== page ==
Innocent Okwanya, Ogbu Moses and Job Migap Pristine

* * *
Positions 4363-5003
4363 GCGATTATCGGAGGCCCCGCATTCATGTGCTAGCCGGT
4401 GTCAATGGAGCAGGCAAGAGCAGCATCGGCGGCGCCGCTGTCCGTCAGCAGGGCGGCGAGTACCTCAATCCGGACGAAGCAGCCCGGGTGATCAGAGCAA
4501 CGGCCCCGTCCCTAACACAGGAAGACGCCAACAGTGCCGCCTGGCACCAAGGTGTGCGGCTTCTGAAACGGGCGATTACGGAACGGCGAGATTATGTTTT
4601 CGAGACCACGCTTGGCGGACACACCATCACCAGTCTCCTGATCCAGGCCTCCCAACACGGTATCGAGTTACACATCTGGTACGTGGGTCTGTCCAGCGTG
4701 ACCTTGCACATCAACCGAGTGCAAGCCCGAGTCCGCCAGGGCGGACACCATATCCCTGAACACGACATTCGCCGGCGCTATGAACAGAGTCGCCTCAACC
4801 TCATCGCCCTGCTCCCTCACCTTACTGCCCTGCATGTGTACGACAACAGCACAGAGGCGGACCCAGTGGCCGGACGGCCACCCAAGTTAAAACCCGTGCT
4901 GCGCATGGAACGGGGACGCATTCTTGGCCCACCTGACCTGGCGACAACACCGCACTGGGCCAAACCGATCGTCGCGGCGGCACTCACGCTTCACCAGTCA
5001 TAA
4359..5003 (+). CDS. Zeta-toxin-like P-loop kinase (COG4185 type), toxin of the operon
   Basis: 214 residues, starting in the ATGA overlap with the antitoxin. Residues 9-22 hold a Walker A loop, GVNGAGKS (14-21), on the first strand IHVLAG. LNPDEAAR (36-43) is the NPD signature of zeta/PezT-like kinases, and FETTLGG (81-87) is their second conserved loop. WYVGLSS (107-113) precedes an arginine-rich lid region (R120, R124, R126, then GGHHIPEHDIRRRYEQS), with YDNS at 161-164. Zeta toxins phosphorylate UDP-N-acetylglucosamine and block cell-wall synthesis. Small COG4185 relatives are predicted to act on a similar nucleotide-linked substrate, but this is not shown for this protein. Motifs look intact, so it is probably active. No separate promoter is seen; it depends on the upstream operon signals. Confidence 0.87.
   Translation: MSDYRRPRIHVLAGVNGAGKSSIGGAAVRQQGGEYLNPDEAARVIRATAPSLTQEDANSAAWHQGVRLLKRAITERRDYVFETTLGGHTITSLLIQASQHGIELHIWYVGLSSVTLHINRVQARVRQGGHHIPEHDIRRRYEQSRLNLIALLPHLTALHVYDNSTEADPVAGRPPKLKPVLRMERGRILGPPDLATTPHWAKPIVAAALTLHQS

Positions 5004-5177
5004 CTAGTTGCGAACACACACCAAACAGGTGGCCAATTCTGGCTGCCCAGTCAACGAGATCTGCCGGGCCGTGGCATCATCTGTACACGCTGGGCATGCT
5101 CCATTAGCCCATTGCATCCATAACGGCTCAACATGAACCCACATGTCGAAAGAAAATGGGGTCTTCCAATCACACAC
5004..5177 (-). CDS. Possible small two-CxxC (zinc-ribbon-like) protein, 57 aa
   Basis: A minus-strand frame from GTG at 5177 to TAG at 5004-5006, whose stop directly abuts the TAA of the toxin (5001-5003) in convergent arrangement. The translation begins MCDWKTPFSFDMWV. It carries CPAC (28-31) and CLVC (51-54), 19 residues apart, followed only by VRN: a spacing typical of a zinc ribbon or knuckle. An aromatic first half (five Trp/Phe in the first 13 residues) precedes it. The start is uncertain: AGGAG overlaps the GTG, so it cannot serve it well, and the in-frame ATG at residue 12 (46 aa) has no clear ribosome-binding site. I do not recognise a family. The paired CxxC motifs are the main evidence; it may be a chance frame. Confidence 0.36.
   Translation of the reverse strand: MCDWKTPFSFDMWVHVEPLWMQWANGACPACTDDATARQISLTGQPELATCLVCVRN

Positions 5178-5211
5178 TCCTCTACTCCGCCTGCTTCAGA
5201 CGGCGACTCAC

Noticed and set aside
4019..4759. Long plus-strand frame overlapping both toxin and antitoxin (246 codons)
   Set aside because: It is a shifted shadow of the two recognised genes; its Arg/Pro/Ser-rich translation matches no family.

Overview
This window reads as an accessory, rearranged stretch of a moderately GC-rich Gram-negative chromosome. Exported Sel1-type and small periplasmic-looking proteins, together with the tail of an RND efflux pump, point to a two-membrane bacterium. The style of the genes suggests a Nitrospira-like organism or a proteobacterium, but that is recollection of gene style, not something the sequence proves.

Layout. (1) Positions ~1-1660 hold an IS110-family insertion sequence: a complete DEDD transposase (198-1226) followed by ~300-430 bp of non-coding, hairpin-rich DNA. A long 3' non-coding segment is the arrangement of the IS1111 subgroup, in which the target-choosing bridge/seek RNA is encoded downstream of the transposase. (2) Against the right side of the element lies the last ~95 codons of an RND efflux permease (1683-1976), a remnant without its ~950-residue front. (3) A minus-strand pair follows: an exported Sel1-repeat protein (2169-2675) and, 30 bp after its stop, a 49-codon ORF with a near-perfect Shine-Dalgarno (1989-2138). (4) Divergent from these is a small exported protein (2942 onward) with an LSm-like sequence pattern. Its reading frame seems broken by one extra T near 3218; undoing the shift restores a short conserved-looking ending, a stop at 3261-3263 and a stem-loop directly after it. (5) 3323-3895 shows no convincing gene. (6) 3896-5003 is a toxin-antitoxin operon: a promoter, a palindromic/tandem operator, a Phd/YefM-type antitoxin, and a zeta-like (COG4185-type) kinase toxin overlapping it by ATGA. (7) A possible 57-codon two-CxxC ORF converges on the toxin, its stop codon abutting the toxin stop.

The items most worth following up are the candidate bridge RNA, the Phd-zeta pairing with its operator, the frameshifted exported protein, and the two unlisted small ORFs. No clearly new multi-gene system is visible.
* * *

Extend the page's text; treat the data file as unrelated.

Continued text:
The partial removal of fuel subsidy in Nigeria in 2012 has generated a lot of argument in the Nigeria literature. A major policy concern on fuel subsidy reform is its adverse effects on the poor. This paper evaluates the impact of fuel subsidy reforms on consumer price index (CPI) since 1986. The study uses the co-integration and error correction model (ECM) to establish the relationship between fuel subsidy removal and CPI using data of the pump price of premium motor spirit (PMS) and CPI from 1986 to 2014. The study found that although the change in the fuel price does have short term impact on CPI, the short run impact is 12 percent. Only 0.2 percent of this distortion in CPI caused by such change is corrected within a year. This implies that fuel subsidy reforms will not lower the real household income or increase poverty, but could have permanent impact on the economy. The study opined that gradual removal of fuel subsidy is found to have little impact on the price of retail goods. Fuel subsidy reforms should be embarked upon and the fiscal savings invested in ventures that will increase the income and welfare of poor households.